Russ believes the opportunity to network is an exceptional benefit offered by the Institute. He attends HCRI events and volunteers his time to facilitate a weekly HCRI practice group that helps other alumni keep their speech skills at peak levels.

“I couldn’t pursue a career in dentistry without HCRI stuttering therapy,” Russ said. “The dentist-patient interaction goes on all the time, every day– and requires consistently proficient communication. I’m blessed to have that ability now thanks to HCRI.”

————————————
About HCRI

HCRI was founded by Ronald L Webster, Ph.D. in 1972 to investigate stuttering through scientific discovery and treatment innovation. Virginia-based HCRI, a 501 (c) (3) charitable organization, has become an international leader in stuttering research and the development of scientifically derived therapy approaches.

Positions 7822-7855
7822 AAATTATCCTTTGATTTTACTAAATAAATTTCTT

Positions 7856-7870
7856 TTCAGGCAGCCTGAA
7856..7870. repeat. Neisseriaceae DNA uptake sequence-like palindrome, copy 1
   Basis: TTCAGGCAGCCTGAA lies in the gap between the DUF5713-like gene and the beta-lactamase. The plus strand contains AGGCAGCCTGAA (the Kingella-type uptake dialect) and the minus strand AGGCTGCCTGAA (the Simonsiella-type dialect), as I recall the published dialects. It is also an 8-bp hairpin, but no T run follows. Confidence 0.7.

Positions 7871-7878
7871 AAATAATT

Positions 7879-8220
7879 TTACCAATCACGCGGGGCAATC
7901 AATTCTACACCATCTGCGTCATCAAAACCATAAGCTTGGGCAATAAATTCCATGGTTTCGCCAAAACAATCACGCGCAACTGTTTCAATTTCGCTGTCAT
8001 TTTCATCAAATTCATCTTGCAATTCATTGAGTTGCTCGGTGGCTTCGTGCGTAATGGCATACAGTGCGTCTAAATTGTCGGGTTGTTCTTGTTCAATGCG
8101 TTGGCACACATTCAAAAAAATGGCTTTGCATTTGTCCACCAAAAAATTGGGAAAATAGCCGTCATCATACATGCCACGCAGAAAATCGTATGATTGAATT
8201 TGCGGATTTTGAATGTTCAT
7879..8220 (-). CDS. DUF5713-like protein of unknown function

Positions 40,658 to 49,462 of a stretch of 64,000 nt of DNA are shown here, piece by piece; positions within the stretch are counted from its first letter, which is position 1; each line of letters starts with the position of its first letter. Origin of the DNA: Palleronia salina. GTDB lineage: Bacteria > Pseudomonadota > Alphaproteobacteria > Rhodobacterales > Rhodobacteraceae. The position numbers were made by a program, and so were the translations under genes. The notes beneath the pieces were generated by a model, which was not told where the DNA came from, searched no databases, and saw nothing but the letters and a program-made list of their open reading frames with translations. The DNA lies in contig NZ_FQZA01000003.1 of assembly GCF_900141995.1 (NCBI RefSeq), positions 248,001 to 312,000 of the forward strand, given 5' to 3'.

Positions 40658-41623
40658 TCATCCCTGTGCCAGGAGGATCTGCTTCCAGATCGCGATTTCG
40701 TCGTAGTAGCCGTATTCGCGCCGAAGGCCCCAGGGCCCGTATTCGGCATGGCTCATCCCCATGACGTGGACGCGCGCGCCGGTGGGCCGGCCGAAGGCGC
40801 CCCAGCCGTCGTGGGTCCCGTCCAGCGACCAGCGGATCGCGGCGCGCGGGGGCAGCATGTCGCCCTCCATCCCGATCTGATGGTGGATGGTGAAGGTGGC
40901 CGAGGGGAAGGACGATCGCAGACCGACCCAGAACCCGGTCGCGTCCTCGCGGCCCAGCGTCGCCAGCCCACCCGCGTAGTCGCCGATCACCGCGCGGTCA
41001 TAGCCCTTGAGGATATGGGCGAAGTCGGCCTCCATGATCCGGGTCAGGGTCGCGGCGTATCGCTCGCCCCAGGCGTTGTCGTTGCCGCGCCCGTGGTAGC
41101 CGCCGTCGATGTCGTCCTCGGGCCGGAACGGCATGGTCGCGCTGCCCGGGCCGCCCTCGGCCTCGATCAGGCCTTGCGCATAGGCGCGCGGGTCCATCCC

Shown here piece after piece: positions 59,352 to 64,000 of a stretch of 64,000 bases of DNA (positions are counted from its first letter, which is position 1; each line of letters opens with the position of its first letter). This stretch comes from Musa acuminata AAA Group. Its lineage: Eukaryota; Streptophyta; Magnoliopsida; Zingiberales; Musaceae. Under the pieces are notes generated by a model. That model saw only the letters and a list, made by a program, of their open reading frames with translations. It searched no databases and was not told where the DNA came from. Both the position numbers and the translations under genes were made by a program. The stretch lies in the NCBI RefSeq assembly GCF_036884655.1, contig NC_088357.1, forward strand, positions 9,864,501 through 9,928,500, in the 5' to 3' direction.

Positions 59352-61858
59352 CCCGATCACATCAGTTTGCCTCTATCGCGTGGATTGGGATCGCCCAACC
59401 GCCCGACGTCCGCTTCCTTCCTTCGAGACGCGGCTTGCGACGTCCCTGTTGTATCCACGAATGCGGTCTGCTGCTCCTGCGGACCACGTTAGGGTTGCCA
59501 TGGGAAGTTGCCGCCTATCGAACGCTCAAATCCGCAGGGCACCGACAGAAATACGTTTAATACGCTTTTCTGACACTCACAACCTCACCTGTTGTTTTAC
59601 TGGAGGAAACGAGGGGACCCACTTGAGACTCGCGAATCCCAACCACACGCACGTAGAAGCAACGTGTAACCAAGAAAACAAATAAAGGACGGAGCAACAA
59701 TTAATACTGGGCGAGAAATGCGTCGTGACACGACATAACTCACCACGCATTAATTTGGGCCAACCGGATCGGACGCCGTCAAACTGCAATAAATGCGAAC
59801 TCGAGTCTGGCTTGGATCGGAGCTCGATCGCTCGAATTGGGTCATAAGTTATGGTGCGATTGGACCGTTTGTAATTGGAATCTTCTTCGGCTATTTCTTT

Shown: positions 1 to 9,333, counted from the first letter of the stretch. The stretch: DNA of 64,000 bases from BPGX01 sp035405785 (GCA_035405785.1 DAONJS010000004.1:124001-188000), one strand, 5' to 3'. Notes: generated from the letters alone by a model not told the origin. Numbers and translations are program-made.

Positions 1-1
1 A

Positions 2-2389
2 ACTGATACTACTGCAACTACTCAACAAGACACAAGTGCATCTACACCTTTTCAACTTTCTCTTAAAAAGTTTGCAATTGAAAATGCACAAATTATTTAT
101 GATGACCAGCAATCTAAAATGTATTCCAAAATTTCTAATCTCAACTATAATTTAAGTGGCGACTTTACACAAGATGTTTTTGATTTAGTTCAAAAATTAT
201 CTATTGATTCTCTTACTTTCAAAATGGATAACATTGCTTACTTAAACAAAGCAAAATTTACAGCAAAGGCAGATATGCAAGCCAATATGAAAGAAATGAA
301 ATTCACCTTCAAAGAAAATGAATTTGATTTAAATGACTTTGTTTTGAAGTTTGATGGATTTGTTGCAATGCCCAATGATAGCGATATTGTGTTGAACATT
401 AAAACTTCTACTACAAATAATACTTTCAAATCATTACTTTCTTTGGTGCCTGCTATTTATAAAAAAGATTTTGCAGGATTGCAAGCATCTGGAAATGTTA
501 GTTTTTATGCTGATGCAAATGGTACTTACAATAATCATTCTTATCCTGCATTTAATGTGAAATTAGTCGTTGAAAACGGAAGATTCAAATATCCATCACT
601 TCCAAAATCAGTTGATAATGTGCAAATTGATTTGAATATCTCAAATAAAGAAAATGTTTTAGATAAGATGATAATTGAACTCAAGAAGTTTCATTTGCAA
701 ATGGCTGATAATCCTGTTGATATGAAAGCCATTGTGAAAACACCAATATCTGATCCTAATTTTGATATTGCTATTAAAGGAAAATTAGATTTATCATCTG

More than 6,500 people from across the U.S. and 50 countries have come to HCRI for stuttering treatment. Clients come from all walks of life and include broadcaster John Stossel; Annie Glenn, wife of Senator and Astronaut John Glenn; as well as athletes, teachers, engineers, musicians, students, doctors, military personnel, business professionals, police officers, actors, a supreme court nominee, and even royalty.

HCRI is located at 7851 Enon Drive, Roanoke, Va. 24019. For more information, visit www.stuttering.org or contact HCRI at 855-236-7032.

2017 HCRI Alumni Retreat

April 29-30, 2017 – Roanoke, Virginia

 

The 2017 Hollins Communications Research Institute (HCRI) Alumni Retreat is a prime time for past therapy participations to sharpen fluency skills, spend time with the HCRI team, hear informative presentations, and reconnect with other alumni.